Feature Friday with Broadway's Johnny Newcomb

April 20, 2018

Innovative: What was it like to take your first Broadway bow?

 

Johnny: My first Broadway bow was pretty other-worldly. I was a Swing in Sting's The Last Ship, and luckily my first time on the stage was a planned swing-on, so I knew the date and which track it would be. Not every swing gets the luxury of knowing when their first show is. My entire company was incredibly supportive and in a weird way it almost felt like entire night was mine. I was crying the MOST happy tears when I bowed with all the men in the ensemble, and they all pointed at me and jumped on me and cheered for me. It was really special. 

 

 

What are the challenges of being a swing on Broadway/off-Broadway?

 

So far I've done 3 shows as a Standby/Swing. One on Broadway, one Off-Broadway, and one National Tour. I will say the job is not for the faint of heart. You have to prepare 10 times as much as any other actor on stage, especially if you're covering the ensemble. In rehearsal you are constantly keeping track of multiple characters: where they go on stage, what their jobs are, entrances, exits, partnering, different vocals, lines... It can get really intense. And once you get onto the stage in the preview process, things are constantly changing. That was always the most frustrating part for me. But my advice to anyone about to be a swing is to write down as much as makes sense to your brain, watch the show as much as you can, and take it one role at a time. Choose one track that seems to be the most important and go with it. The others will fall into place as the show for a swing kind of becomes one big puzzle. The more you know one thing, the more other pieces will all fall into place. Also BREATHE haha.

 

While performing in a long run, how do you keep your story fresh every night?

 

It took me a long time to figure that out, and I still sometimes lock myself away in my own head during shows, especially long runs. But for me, keeping my show fresh every night always depends on how much I'm listening to everyone else on stage. We're all human, and no run of a show can be perfect, but if you truly listen to your fellow cast mates, you'll find your process that much more natural, fresh, and enjoyable. It opens you up to being able to make great choices, especially if its in response to something that your scene partner has done. If you're not listening, and they give you something new or fresh, or something that could amp up the scene, and you respond with your stock line delivery, the moment will sink. Theatre is alive and no show is ever the same, so listen and be open to it!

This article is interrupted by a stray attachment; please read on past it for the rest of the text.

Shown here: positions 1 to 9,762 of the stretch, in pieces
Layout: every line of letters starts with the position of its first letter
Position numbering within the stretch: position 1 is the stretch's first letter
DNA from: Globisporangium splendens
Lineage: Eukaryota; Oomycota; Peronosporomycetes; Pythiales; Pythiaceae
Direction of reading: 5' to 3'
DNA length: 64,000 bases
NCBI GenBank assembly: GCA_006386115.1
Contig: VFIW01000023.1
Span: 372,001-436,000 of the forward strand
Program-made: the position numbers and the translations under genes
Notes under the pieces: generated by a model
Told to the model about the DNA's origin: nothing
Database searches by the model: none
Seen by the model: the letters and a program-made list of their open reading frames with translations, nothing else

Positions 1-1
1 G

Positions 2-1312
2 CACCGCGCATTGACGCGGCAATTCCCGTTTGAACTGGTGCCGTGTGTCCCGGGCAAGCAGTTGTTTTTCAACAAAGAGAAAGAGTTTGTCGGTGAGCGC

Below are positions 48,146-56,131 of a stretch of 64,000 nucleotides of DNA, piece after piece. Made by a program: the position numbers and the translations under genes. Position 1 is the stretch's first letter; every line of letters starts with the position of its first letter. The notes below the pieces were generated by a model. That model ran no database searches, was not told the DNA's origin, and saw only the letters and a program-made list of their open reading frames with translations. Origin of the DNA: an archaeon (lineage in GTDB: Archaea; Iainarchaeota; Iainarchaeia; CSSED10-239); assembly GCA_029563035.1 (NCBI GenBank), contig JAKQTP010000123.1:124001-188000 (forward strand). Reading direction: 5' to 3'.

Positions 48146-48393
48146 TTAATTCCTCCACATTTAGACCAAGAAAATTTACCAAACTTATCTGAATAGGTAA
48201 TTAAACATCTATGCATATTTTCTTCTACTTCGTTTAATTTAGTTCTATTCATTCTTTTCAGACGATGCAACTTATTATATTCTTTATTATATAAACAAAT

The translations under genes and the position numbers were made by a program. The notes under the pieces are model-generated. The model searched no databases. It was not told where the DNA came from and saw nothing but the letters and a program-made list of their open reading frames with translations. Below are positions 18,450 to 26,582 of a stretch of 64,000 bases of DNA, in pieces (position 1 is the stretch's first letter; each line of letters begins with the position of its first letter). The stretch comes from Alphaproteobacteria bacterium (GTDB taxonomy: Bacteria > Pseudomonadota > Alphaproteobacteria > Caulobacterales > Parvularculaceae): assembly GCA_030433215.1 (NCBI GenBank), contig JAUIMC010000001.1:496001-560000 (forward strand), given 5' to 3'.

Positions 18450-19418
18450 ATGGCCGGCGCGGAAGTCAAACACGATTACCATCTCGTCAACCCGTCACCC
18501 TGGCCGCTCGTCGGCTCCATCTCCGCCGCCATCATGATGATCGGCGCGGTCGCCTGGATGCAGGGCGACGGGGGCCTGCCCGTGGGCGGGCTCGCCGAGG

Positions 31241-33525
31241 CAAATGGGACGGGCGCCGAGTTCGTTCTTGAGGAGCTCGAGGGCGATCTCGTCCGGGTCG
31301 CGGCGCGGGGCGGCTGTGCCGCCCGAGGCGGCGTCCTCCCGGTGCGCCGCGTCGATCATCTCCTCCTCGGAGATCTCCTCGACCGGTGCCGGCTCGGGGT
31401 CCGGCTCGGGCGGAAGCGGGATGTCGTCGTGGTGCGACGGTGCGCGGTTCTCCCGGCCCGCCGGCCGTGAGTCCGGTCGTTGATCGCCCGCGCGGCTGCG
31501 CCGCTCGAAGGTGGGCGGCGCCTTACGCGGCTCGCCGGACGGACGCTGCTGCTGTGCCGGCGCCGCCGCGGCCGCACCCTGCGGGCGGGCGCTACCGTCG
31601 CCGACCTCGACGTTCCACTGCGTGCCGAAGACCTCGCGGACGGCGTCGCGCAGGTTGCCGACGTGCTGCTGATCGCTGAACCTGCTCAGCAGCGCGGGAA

What is a lasting piece of advice you heard from a director or music director?

 

One of the best pieces of advice I got was from Anthony Rapp during a run of RENT that we worked on together. I was playing Roger and I always knew what I wanted the role to be. At first I was nervous and a little in my own head performing the role in front of him, but he told me to simply trust myself. I already had the job, the rest was just living in it, playing in it, honoring the words and the message of the show. As actors we can be our own worst enemies, but when he told me to trust who I was, trust what I was bringing to the table, and that what I have to offer was more than enough, it just made the experience that much sweeter.

 

Did you have any special pre-show routine on the road or on Broadway?

 

I usually do a quick workout before every show, but on tour with American Idiot specifically, my pre-show routine was a custom handshake with every single one of my cast mates. It was a tradition that started with the Broadway production, and it really solidified our bond as a cast. Even if you were having a rough day, or at odds with another cast member, that one moment to center yourself and check your baggage at the door was everything we needed to clear the air and have a good show. 

 

Tell us one fun fact about yourself!

 

I'm absolutely obsessed with dogs. They are 100% my spirit animal. If I see one walking down the street I feel the most unbelievable urge to meet it and pet it. I feel crazy sometimes. I'm impossible to walk around NYC with because there are SO many dogs in this city. Every time one passes me I wave to it and say "HI!" Its truly insane.

 

 

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